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Six black women detail horrific discrimination they have faced over their hair

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Glamour’s September issue is all about black hair, with a cover that spotlights six black women who say they have faced discrimination at work because of their natural locks.

The women’s monthly decided to forgo celebrity cover stars this month in favor of highlighting the stories of Farryn Johnson, Brittany Noble, Rachel Sakabo, Destiny Tompkins, and Kimberly and Gale Young-McLear — all black women who say that they were targeted at their jobs for their hair and, in some cases, lost those jobs when they refused to change their natural styles.

Presented together, their stories intend to make a powerful case for the CROWN Act, a law that prohibits race-based hair discrimination in employment and educational opportunities, which has so far only been passed in seven states. 

Spotlight: Glamour’s September issue focuses on black hair and was guest edited by Ashley Alese Edwards

One of the cover stars is Brittany Noble, 33, who worked as TV journalist for WJTV in Mississippi. She says she went to great lengths — and spent a small fortune — maintaining her hair in a way that was considered ‘on-air’ appropriate.  

She would flat-iron it and use a hot comb every day, which did lots of damage to her hair — so she started using wigs and sew-ins, which cost $700 to $800, to keep her ‘do looking straight and shiny for the camera.

But one day in February of 2017, while she was pregnant with her first child, she decided to embrace her natural hair. 

‘This month I met the first black woman to anchor the news at WJTV. It was 1973 and she was rocking a big fro. She said her boss wanted her to “straighten her hair because it wouldn’t fit on the 19 inch screen,”‘ she wrote on Instagram at the time, sharing a photo of herself with natural hair behind the news desk.

Experiences: The cover story features an interview with Brittany Noble, an on-air journalist who decided to stop straightening her air and wearing sew-ins — and was eventually fired

Not OK? After a month, her news director asked her to change it, telling her the natural look was ‘unprofessional

Hitting back: In 2018, she was fired — and went on to file a lawsuit on the grounds of racial and sex discrimination

‘For the first time in my 8 year career, I decided not to straighten my hair!! Thanks to countless episodes of #blackgirlmagic on #Blackish for giving me the strength to rock these braids on TV.’

She continued to wear her hair that way, but after a month, her news director asked her to change it, telling her the natural look was ‘unprofessional.’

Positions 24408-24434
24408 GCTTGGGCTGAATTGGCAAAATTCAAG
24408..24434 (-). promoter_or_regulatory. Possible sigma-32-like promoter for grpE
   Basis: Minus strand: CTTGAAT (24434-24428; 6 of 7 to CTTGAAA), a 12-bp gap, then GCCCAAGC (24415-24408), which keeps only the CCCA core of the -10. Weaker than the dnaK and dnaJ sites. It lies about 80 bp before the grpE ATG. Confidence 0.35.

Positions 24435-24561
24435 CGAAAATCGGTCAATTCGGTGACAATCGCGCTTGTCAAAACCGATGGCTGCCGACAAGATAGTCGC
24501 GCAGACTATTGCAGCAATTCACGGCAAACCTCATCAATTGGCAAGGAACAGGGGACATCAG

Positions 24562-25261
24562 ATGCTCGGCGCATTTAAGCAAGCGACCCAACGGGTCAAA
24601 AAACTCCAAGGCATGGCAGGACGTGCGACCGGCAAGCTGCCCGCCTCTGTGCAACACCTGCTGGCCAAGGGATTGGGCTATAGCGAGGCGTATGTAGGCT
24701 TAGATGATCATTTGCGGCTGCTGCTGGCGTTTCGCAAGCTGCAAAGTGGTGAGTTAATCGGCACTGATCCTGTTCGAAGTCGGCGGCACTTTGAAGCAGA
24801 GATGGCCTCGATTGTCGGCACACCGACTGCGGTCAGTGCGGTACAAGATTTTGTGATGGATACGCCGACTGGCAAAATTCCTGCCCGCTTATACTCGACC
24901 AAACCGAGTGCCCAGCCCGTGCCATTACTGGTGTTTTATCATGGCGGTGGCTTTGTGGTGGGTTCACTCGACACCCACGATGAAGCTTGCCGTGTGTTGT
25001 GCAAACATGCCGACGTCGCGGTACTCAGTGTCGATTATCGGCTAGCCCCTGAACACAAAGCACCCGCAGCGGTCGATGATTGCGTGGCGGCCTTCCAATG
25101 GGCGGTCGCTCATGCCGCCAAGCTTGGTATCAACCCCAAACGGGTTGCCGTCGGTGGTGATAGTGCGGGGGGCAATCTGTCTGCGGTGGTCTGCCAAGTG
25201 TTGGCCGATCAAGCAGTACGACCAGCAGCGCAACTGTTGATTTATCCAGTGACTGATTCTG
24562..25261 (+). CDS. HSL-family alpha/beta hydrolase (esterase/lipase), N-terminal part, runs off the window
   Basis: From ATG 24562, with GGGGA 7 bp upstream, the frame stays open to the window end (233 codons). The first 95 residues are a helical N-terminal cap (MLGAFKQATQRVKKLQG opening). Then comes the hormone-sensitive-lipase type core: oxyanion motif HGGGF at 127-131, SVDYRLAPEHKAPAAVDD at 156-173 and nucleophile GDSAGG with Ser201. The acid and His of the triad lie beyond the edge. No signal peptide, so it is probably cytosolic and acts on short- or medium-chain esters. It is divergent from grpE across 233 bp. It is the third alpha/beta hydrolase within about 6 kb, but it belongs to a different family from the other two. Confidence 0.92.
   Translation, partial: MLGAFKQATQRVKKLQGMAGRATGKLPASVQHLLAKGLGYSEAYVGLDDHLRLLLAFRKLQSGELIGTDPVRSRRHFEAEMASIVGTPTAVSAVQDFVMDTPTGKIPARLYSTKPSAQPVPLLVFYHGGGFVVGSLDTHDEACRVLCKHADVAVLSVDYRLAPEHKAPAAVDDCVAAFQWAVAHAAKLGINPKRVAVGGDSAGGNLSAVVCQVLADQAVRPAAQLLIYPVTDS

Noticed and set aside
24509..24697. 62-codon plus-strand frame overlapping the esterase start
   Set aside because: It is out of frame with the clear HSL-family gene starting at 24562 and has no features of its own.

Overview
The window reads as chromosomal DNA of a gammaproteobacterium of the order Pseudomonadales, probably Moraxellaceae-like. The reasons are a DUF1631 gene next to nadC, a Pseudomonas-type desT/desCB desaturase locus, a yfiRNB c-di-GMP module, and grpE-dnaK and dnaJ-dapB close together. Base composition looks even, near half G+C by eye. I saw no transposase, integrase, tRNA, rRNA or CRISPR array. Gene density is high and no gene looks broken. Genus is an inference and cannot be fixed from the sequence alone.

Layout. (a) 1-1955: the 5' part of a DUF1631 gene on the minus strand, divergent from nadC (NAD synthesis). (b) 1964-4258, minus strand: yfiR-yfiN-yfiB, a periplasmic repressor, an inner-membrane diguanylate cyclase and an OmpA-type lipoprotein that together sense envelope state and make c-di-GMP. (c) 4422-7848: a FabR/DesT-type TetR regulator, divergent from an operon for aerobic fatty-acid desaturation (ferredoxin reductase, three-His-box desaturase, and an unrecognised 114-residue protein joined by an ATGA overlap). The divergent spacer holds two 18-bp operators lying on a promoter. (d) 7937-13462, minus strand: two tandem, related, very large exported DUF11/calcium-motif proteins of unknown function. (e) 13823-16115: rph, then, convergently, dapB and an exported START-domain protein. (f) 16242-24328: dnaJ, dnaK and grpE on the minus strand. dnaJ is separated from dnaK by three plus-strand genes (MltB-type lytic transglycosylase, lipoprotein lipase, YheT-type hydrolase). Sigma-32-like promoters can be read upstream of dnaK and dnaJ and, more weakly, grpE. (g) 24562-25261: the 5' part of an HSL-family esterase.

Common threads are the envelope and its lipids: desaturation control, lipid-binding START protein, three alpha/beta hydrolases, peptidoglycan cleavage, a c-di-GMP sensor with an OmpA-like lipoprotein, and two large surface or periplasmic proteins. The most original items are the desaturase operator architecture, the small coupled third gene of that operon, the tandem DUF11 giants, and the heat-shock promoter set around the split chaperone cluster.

She didn’t change it, and about a year later, Nexstar Broadcasting told her that company policy dictated that she couldn’t have ‘shaggy, unkempt’ hair on air.

In 2018, she was fired — and went on to file a lawsuit on the grounds of racial and sex discrimination. 

Nexstar Broadcasting has argued that Noble’s ‘hairstyle was unprofessional,’ not her ‘natural hair’ — though it seems to be that the ‘hairstyle’ was her natural hair. The company also claims that her termination was not about her hair. 

‘If I want to wear my hair straight, no one should judge me,’ Noble told Glamour. ‘And if I want to wear my hair natural, I should have that right.’ 

Another story: Rachel Sakabo, who worked at the St. Regis Hotel in New York City, claims she was fired less than two weeks into her job due to her dreadlocks

‘I’m black so I’m used to people making racially ambiguous statements, but this is super blatant,’ she said

Rachel Sakabo, 36, was fired from her job as a front desk employee at New York City’s luxe St. Regis hotel in 2016 — and she, too, says that her hair was the sticking point.

Sakabo said she wore locs to the job interview and training courses, so her bosses knew her preferred style before they even hired her. But once she started working, they asked her to remove the locs.

‘I can not unlock them,’ she explained. ‘I can take them out by shaving off my hair.’

‘This is our reality as Black individuals — that we will be judged for every little thing, down to our hair,’ she told Glamour

Just two weeks later, she said, they let her go, telling her she was ‘not a good fit’ — something she said made no sense. 

‘I’m black so I’m used to people making racially ambiguous statements, but this is super blatant,’ she told DailyMail.com at the time.

‘The conversation [about my hair] and the way that they told me I didn’t fit, it just happened way too closely,’ she said. ‘Because everything else, I fit.’

Starwood Hotels denies that Sakabo’s firing had anything to do with her hair, telling DailyMail.com: ‘The accusation is absolutely false. We are very proud of our excellent record for diversity and inclusion.